UK state aid regulation in the event of a “no-deal” Brexit

Posted in Antitrust and competition WTO and international trade

On 23 August 2018 the UK Government published guidance on how state aid would be dealt with after 29 March 2019 in the event that the UK leaves the EU with no negotiated agreement (generally known as a “no-deal Brexit”). As explained in our previous blog post, the Government’s current preferred deal (set out in the Chequers proposal) provides for business as usual during the transitional period (until the end of 2020).  After that, the UK’s Competition and Markets Authority (CMA) would take over enforcing state aid rules in the UK, based on a common rulebook with the EU.  In effect, the CMA would be regulating whether UK state resources have been (mis)used in a manner which distorts competition – and enforcing repayment of such illegal aid where it is identified.

The latest guidance confirms that in the event of no deal, the EU state aid rules would be transposed into UK domestic legislation. The transposition would apply across all sectors and include existing block exemptions.  State aid approval decisions already granted by the European Commission would also be carried over into UK law.

In practice, this means that while the substance of the state aid rules would remain largely the same in at least the short term, from 29 March 2019 competence to assess UK state aid would pass immediately from the European Commission to the CMA. The CMA does not currently deal with any EU state aid issues, but is gearing up for the possibility of taking over from the Commission next year, with a new state aid team already in place (although it was announced this week that the designated leader of that team, Sheldon Mills, will instead become Director of Competition at the FCA).

There are many questions still to be answered about how a no deal Brexit would pan out, but three jump out from the Government’s announcement.

The first practical question is what companies and public authorities should do in terms of seeking state aid approval between now and March 2019 where the potential aid is granted from UK state resources. The Government guidance says that, in the event of no deal, any cases not approved by the Commission would need to be submitted to the CMA.  So a project could get almost all the way to a Commission clearance decision and then need to be re-submitted to the CMA to start again in a new UK process.  Businesses expecting to receive state aid from the UK over the next year should be alive to the potential delays this could cause and consider how they might mitigate this risk.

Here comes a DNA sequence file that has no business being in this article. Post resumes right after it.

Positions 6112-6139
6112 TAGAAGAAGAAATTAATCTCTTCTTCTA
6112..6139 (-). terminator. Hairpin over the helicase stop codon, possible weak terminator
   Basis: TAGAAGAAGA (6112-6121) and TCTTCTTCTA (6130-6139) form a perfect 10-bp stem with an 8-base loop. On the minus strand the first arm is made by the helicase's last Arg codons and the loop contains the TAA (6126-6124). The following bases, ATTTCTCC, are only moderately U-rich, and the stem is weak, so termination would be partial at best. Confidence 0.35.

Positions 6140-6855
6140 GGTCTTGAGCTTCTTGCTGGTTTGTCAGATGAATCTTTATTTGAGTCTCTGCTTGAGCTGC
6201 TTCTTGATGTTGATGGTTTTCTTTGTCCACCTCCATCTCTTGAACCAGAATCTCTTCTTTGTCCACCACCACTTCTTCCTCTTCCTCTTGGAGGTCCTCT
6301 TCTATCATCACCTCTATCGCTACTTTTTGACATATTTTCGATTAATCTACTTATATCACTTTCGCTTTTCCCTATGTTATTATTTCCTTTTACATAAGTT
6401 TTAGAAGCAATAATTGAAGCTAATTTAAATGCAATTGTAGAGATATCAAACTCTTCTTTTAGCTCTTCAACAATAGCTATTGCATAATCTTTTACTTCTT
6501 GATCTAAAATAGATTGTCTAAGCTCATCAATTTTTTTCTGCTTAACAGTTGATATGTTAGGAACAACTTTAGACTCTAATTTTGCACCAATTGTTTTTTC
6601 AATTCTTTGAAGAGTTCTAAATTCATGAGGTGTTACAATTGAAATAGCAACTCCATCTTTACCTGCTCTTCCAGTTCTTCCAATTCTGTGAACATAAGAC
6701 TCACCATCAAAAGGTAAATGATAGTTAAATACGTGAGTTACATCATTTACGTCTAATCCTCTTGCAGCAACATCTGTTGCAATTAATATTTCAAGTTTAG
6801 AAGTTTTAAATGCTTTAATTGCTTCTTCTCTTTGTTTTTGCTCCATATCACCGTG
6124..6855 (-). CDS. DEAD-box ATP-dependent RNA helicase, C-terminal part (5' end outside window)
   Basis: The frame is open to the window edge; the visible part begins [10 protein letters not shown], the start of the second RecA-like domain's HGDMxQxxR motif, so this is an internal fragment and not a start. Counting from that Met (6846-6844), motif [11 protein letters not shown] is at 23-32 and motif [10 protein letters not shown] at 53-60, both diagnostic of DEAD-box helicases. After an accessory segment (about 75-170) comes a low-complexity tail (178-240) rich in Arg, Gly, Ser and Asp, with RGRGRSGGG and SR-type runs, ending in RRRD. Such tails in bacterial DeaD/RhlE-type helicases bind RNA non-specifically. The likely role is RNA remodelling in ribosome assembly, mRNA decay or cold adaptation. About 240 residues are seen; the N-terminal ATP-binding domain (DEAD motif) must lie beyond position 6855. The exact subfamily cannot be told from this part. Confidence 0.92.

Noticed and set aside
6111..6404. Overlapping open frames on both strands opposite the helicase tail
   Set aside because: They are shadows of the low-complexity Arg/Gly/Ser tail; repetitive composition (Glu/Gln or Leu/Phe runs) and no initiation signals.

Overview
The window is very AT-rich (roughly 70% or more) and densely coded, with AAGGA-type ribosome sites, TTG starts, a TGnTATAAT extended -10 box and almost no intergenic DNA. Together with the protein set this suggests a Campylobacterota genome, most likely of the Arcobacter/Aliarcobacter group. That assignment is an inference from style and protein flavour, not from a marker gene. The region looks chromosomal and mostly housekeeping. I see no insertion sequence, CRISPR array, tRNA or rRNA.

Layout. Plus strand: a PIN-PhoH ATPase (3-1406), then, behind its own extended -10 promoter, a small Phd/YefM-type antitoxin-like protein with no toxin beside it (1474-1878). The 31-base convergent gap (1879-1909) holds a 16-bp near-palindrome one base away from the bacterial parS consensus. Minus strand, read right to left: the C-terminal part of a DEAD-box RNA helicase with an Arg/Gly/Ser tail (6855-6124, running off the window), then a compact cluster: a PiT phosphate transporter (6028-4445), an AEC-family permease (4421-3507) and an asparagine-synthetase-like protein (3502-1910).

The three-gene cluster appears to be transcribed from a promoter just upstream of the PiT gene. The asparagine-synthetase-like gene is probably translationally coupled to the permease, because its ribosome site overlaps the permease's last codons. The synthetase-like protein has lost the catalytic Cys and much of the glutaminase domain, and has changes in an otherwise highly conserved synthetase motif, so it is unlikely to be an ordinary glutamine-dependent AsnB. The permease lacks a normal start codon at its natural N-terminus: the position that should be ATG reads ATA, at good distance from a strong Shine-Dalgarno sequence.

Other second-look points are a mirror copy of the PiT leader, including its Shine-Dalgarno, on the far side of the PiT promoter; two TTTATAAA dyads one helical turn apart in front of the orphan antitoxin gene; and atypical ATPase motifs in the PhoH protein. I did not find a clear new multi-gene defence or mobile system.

The second issue is that the guidance says that the existing EU state aid framework would be replicated in the UK with only “technical modifications” to make it work in a domestic UK context. But this underestimates the challenges in copying across the current EU rules into a UK context.  Would existing EU thresholds for regional aid be appropriate in a domestic context, for example, or indeed current EU de minimis rules?  How should the new UK rules deal with Article 107(3)(b) of the Treaty – aid to promote the execution of an important project of common European interest – which has been used as the basis for approvals for everything from HDTV to the Channel Tunnel?  These will be interesting questions for the CMA to resolve – and will require policy choices as well as mere technical adjustments.  Such decisions will of course be more complex in a context where the CMA is only looking at UK aid and UK policy interests.

Finally, there is the issue of how UK state aid would develop after Brexit in the event of a “no deal” scenario. Without the common rulebook and accompanying oversight committees that are foreseen in the Chequers proposal, there appears to be more scope for the UK state aid rules to diverge from the EU rules over time.  This could lead to more uncertainty for UK businesses, but also greater flexibility in adjusting the state aid rules to suit the UK economy.

As in many other areas, a negotiated Brexit would be more appealing for parties which may receive UK state aid in the months leading up to and following Brexit, as this will offer more certainty of approach and a smoother transition. However, while questions remain, the principles of how state aid will be dealt with the event of a no deal Brexit are becoming clearer.

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